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Science has more problems than just flawed methodology.

There is growing evidence that the pressure to commercialize is directly or indirectly associated with adverse impacts on the research environment, science hype, premature implementation or translation of research results, loss of public trust in the university research enterprise, research policy conflicts and confusion, and damage to the long-term contributions of university research.

That’s from a 2015 report on the topic. It’s a harrowing read.

Prime Minister Stephen Harper of Canada has stated, for example, that a primary aim of scientific research is to “power” commerce.

I have some sympathy for this view. Our civilization has been driven by education and advancements derived from research. The problem is that not all research is the same: some is focused on the problems of today, some is highly speculative but with potentially large payoffs, and some of it demands rigorous methodology to compensate for subtle effects. While some of that is helped by commercial partnerships, some isn’t, and sometimes the costs are too high.

the notion that “fast and successful” translation of research results is possible and desirable, especially when expressed by prominent policymakers, may skew research incentives and public expectations in favour of premature implementation of research results, with consequent risks to research integrity and to the quality, safety or efficacy of research outputs. Indeed, commercialization activities and associated incentives have been linked to premature implementation of gene therapy research programs. In the stem cell research context, a global market for putative, scientifically unproven stem cell therapies has emerged, and appears to be expanding in availability and reach despite evidence of considerable health, financial, regulatory and social risks posed by the phenomenon.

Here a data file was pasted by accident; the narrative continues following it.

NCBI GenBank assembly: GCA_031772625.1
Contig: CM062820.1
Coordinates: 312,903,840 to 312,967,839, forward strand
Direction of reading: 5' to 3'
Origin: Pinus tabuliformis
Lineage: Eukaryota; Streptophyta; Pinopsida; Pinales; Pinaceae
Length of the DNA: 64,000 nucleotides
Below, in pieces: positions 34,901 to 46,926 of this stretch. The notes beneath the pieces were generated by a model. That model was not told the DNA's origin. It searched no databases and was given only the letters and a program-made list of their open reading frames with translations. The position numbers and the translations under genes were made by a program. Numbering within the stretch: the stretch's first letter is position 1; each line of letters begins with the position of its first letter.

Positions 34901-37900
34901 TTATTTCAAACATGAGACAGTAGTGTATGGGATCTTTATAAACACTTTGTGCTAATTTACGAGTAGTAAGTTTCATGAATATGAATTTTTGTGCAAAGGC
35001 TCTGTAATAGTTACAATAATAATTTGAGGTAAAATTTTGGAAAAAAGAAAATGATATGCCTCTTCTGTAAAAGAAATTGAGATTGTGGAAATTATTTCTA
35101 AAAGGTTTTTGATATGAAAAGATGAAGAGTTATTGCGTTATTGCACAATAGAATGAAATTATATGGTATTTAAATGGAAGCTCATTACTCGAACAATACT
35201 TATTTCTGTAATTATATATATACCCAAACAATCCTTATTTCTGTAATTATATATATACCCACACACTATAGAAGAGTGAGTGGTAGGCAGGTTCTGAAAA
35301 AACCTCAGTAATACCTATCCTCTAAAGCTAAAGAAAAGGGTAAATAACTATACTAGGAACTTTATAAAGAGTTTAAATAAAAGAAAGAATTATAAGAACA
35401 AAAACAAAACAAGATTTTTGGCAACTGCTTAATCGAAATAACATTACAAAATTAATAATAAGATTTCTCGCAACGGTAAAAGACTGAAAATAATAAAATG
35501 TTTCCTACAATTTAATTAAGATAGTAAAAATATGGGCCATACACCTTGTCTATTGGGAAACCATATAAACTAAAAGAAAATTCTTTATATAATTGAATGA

We need a delicate, nuanced approach to commercial partnerships; blanket approval for the idea is toxic, and leads to things like hyping a brand of chocolate milk for concussion recovery, based on unpublished data. As another report found,

40% of the [university] press releases contained exaggerated advice, 33% contained exaggerated causal claims, and 36% contained exaggerated inference to humans from animal research. When press releases contained such exaggeration, 58%, 81%, and 86% of news stories, respectively, contained similar exaggeration, compared with exaggeration rates of 17%, 18%, and 10% in news when the press releases were not exaggerated. … At the same time, there was little evidence that exaggeration in press releases increased the uptake of news.

This hype comes from a need for scientific institutions to “prove” themselves or their partnerships. It’s a side effect of viewing research as a business or primarily for the benefit of business.

And it’s got to stop, if we value the process over the profession.

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